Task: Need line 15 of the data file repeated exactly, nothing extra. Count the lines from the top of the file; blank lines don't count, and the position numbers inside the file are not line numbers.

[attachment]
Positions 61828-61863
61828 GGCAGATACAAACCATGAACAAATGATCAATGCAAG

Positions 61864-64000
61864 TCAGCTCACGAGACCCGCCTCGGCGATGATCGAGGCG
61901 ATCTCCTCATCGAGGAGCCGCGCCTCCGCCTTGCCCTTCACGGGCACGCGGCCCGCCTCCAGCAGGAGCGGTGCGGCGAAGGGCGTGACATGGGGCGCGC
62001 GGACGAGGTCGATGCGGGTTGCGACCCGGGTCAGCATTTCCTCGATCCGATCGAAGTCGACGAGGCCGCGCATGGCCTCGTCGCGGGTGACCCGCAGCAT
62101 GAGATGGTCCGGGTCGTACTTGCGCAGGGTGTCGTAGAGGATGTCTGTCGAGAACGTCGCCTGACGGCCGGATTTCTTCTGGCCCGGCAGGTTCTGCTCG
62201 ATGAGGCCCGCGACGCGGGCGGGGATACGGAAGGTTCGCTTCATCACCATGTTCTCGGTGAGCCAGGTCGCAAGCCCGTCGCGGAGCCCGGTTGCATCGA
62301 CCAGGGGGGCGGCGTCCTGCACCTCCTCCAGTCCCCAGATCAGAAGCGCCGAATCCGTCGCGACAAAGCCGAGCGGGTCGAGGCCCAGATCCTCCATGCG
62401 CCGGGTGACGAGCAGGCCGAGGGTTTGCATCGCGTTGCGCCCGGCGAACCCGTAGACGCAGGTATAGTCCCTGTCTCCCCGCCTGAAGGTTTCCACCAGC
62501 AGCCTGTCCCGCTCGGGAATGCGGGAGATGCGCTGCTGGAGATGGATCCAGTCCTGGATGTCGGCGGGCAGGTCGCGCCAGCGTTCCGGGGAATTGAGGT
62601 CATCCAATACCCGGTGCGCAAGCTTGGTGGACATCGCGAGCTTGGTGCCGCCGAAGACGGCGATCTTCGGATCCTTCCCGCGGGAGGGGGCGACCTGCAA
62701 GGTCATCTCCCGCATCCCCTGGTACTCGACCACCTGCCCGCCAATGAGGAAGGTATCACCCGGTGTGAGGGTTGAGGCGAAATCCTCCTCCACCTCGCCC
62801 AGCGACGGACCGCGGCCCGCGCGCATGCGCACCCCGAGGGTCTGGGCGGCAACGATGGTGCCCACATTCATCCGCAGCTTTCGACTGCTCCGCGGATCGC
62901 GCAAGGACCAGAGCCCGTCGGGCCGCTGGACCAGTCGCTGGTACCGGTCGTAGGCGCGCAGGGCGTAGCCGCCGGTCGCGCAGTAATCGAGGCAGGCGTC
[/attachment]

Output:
62901 GCAAGGACCAGAGCCCGTCGGGCCGCTGGACCAGTCGCTGGTACCGGTCGTAGGCGCGCAGGGCGTAGCCGCCGGTCGCGCAGTAATCGAGGCAGGCGTC